great interview questions for teachers

Being a teacher can be one of the most rewarding jobs on the planet…but even with teaching vacancies rising and the number of opportunities increasing, getting those first jobs teaching can be a nerve-wracking experience. Fortunately, nailing that interview for your dream job doesn’t have to be a challenge. By reviewing teach interview questions and answers, you can study and practice your way to success.

Luckily, we’ve pulled together some easy tips for you to keep in mind while prepping for your teaching interview. Plus, we’ve gathered up some of the most common teacher interview questions, along with some example answers.

Bonus teacher interview questions
  1. Why do you want to teach? …
  2. What makes you a good fit for this school? …
  3. What characteristics do students want their teachers to possess? …
  4. How does a teacher’s personality affect their success? …
  5. What role does discipline play in teaching and what is your approach?

In addition to questions related to your content area, anticipate that you’ll be asked questions based on your knowledge of and experience with meeting the needs of the whole child. Be ready to explain how you honor and attend to the social, emotional, and academic growth of your students—both individually and as a group. And be prepared for questions concerning classroom management, teacher-student relationships, student engagement, and learning outcomes.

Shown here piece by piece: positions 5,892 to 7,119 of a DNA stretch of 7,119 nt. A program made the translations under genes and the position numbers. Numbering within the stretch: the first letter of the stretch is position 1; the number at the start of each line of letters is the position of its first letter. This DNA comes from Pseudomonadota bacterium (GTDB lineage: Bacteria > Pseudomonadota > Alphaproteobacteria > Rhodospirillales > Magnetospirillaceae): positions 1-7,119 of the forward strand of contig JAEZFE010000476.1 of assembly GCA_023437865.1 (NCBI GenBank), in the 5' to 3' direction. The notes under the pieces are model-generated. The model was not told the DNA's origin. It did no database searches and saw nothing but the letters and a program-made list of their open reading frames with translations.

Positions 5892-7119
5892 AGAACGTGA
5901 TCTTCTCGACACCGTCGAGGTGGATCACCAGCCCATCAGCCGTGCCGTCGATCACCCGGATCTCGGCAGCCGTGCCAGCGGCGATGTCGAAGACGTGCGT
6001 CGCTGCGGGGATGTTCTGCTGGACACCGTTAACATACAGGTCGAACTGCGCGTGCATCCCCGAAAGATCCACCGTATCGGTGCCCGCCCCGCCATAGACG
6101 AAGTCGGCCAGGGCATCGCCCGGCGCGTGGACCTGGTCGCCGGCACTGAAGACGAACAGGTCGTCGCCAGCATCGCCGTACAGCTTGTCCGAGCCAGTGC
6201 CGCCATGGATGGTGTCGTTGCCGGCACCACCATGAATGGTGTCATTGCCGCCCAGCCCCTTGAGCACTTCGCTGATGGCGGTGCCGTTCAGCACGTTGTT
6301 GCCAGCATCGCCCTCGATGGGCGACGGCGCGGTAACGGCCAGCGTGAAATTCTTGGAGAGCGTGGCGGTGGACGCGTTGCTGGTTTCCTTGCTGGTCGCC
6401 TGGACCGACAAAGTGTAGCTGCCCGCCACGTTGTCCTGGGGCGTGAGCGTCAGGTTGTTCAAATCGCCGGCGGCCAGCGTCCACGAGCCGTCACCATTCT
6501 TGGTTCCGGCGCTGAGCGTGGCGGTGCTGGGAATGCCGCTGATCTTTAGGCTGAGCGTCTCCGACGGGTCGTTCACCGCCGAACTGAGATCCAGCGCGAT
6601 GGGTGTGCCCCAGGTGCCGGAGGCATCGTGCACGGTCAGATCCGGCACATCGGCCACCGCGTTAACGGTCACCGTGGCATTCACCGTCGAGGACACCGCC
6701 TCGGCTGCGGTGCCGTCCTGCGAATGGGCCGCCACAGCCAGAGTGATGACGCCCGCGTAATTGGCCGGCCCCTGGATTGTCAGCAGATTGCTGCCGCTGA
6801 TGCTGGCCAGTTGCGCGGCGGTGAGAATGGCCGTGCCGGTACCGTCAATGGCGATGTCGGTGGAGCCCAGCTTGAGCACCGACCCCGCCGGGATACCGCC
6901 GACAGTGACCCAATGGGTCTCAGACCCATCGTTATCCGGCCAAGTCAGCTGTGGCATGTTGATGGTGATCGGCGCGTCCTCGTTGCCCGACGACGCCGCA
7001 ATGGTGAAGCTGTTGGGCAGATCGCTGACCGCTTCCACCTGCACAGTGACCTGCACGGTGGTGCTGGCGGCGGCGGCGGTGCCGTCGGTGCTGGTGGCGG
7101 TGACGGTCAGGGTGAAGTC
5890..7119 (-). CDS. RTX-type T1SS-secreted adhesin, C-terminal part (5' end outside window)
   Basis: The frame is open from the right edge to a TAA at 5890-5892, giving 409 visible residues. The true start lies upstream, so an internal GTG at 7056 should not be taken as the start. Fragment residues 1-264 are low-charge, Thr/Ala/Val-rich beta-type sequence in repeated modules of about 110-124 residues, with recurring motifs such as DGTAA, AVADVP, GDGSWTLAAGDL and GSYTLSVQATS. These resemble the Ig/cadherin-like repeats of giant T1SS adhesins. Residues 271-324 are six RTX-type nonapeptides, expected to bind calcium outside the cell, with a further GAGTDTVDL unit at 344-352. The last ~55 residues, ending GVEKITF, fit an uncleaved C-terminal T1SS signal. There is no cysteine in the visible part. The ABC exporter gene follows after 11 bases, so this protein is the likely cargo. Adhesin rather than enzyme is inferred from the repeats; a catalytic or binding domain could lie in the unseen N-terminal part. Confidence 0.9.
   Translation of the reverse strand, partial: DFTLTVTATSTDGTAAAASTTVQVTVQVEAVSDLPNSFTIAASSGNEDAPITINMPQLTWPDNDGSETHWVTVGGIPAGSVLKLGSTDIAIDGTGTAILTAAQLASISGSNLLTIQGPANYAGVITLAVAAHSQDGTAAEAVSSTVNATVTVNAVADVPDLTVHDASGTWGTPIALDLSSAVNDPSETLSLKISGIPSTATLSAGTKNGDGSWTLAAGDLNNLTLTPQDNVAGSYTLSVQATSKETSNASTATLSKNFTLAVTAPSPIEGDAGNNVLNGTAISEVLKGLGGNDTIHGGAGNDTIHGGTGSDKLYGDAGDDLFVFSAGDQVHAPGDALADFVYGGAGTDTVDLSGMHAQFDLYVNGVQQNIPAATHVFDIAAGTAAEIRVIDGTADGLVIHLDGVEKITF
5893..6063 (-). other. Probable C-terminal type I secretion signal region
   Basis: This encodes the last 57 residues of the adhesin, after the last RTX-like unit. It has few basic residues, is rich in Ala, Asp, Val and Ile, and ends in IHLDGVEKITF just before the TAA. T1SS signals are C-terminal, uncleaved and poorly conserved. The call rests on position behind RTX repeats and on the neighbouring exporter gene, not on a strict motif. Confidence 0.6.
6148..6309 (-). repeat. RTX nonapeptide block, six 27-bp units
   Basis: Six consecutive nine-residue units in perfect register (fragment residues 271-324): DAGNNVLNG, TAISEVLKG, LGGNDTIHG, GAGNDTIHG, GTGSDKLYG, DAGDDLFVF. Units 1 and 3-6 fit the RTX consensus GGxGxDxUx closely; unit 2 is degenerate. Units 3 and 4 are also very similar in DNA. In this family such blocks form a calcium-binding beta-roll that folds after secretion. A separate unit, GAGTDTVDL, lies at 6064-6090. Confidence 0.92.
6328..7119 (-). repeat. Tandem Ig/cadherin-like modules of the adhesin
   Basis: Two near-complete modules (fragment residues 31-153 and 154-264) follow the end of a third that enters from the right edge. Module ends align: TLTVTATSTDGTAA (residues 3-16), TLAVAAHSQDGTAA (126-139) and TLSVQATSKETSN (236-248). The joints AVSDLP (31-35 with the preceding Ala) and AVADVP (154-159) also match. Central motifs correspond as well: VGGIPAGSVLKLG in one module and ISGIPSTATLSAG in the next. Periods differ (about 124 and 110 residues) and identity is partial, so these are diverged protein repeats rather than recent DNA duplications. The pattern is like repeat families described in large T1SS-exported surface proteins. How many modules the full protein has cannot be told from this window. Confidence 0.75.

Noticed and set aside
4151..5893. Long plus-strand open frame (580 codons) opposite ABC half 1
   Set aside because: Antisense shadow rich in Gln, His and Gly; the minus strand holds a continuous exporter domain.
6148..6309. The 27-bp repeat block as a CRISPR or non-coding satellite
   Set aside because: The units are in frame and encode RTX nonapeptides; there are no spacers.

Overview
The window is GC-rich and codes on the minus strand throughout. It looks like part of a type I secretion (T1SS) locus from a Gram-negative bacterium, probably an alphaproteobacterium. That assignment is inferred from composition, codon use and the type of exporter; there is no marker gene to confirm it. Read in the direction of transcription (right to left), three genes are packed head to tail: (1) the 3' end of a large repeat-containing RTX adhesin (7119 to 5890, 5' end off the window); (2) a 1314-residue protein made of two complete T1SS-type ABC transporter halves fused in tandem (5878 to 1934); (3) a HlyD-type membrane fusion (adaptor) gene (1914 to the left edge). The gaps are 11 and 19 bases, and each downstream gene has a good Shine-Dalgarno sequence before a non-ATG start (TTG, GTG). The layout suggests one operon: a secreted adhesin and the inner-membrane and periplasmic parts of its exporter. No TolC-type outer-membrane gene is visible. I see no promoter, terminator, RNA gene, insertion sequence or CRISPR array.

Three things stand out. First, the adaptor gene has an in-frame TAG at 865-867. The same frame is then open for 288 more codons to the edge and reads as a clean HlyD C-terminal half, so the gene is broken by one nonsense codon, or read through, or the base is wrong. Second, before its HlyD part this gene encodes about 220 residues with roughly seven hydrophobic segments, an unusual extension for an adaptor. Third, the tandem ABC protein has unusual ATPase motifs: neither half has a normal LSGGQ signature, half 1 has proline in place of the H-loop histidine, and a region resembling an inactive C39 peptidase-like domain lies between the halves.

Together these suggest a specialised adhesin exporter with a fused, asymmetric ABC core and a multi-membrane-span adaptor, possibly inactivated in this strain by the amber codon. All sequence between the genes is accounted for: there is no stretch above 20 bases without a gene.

Commonly asked interview questions you can anticipate—plus tips and links to resources you can tap as you polish your answers. By

Congratulations! You’ve landed an interview appointment for a teaching position at a new school, or for a different position at your current school. This is an important first step, but there will likely be a number of qualified candidates vying for the same spot—how can you distinguish yourself from the pack and land the job?

2. How would you handle a student who is constantly disruptive or defiant? Instead of focusing on how you would react, explain the ways you approach classroom management proactively so that small misbehaviors rarely become chronic or severe. Here are eight ways to maintain student cooperation and courtesy. If the interviewers press you on the original question, this advice on students with oppositional defiant disorder may help.

1. Why did you decide to become a teacher? Prepare a brief professional mission statement that explains not merely how you want to change students’ lives but also how your own life is enriched by being a teacher. Also, look up the school’s vision statement and reference how your teaching will reflect those goals.